A few days ago, a young lady, Prachi A Deshmukh, a fresh engineering graduate, joined our department as a research fellow; and I gave her a book from my bookcase, told her to review it and email me her book review by the end of the day. [As per my style, I just curtly told her what to do, not how to do it].

 

When I opened my email early next morning, the book review was there, waiting for me, and yes, Prachi Deshmukh had indeed surprised me with her ingenuity. I am truly proud of my young colleague and mentee.

 

A delight to read, written in a refreshingly youthful vibrant style, breathtaking in its simplicity, I liked the book review so much that I am placing it below as it is, with minimal editing, for you to read. We look forward to your comments and feedback; do tell us if you enjoyed reading the review, and the book. 

                                                                             

Name of the book: Nano: The Essentials – Understanding Nanoscience and Nanotechnology

Author:  T. Pradeep

Publication: Tata McGraw-Hill, 2008

ISBN-13: 978-0-07-061788-9

ISBN-10: 0-07-061788-0

 

[Reviewed by Prachi A. Deshmukh]

 

At the root of every invention, there is a seed of a thought which was unbelievable at that time. Yesterday’s dream is today’s truth; yesterday’s imagination is today’s reality. Let us take an example of ATM. Today we use ATM as if its ‘Any Time Money’ machine; but if we had told about this to somebody in the last century, he might had thought that we have gone mad! The same thing happened in December 1959, when Richard Feynman gave an after dinner speech at the annual meeting of the ‘American Physical Society’. He took the audience in the amazing world of his imagination. He was telling about the future where everything will be so small that there will be machines smaller than the tip of a needle. People were laughing, enjoying his ideas but no one knew the real meaning of his words-“There is plenty of room at the bottom.” Feynman is now credited for his great foresight which made him the first prophet of nanotechnology.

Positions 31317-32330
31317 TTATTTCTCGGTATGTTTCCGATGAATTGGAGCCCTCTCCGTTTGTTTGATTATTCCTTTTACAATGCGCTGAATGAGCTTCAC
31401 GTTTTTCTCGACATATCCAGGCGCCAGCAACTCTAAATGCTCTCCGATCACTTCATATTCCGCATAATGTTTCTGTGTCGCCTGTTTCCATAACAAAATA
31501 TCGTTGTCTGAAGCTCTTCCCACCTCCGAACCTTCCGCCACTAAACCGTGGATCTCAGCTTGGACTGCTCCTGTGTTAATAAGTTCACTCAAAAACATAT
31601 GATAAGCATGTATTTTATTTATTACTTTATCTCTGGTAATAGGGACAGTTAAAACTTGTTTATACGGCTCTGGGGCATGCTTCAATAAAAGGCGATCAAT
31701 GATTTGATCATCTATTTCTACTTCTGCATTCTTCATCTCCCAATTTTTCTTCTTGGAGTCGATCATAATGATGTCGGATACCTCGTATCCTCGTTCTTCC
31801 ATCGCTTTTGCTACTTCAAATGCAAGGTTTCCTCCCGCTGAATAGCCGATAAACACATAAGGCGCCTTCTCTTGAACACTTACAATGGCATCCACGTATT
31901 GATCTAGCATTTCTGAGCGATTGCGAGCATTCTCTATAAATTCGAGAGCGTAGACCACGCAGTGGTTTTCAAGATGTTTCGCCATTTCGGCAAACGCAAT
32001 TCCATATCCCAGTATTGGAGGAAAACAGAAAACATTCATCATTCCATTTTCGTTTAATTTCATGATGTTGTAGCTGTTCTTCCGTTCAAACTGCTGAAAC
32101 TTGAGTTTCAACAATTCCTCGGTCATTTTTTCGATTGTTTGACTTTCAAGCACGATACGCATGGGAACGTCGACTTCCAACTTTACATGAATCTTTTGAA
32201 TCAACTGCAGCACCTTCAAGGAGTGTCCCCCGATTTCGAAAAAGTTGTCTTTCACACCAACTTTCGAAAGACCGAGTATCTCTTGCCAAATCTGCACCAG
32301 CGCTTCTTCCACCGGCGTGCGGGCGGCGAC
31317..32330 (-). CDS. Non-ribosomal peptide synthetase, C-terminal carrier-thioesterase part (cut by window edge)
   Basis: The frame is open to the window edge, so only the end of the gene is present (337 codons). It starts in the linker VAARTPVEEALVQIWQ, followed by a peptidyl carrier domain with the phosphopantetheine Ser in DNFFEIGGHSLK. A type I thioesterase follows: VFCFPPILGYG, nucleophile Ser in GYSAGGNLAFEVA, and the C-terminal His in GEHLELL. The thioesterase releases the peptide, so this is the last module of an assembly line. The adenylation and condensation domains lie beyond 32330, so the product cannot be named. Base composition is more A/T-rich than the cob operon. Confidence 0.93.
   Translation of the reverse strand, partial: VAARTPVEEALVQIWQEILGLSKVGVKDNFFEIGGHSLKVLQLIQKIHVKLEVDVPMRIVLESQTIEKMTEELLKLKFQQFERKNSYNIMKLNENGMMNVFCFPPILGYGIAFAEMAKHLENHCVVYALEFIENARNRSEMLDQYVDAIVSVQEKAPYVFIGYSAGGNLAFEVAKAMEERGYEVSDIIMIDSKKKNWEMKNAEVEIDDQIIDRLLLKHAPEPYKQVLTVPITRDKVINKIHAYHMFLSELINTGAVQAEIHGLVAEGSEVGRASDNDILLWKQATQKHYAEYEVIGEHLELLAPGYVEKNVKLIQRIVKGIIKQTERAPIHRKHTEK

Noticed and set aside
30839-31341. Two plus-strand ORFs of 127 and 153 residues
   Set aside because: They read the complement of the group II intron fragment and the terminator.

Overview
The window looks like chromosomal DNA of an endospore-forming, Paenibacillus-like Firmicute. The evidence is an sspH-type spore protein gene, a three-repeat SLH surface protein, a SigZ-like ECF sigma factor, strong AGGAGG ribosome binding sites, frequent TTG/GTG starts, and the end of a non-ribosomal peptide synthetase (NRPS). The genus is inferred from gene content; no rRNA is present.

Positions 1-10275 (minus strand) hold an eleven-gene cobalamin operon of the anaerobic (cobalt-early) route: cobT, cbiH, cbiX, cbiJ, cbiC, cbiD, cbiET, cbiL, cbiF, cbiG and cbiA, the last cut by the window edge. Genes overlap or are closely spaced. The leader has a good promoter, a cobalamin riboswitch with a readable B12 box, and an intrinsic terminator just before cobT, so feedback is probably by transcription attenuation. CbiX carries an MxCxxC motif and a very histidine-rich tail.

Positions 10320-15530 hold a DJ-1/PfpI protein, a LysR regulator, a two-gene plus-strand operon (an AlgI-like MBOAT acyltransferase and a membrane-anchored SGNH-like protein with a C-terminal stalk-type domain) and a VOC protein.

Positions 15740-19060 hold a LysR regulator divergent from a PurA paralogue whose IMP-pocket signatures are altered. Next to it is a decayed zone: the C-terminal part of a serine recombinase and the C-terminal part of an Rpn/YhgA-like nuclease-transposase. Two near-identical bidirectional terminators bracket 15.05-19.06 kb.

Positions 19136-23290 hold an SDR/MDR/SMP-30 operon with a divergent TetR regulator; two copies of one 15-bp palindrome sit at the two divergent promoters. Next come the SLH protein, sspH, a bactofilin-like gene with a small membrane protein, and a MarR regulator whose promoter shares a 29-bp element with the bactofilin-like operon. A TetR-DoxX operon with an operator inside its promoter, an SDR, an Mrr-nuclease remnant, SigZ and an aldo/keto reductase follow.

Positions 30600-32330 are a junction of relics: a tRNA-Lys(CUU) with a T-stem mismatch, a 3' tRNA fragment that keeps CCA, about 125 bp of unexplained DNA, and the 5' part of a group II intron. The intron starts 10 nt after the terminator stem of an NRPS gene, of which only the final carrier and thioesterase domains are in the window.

21st century is the era of great revolution in technology. Information Technology, Bio Technology and Nano Technology are some of the great windows which have tremendous capabilities to change the world around us. Especially Nanotechnology is a promising field in the near future which will provide us with many breakthroughs in a wide range of applications. It has been predicted that by the year 2015 the market share of nanotechnology and nanoscience will be worth 350 billion dollars. This calls for new investments in human resource development. These people must have strong foundation to build strong building. For those who are interested in this new technology, the book ‘Nano: The Essentials’ will prove to be a true guide.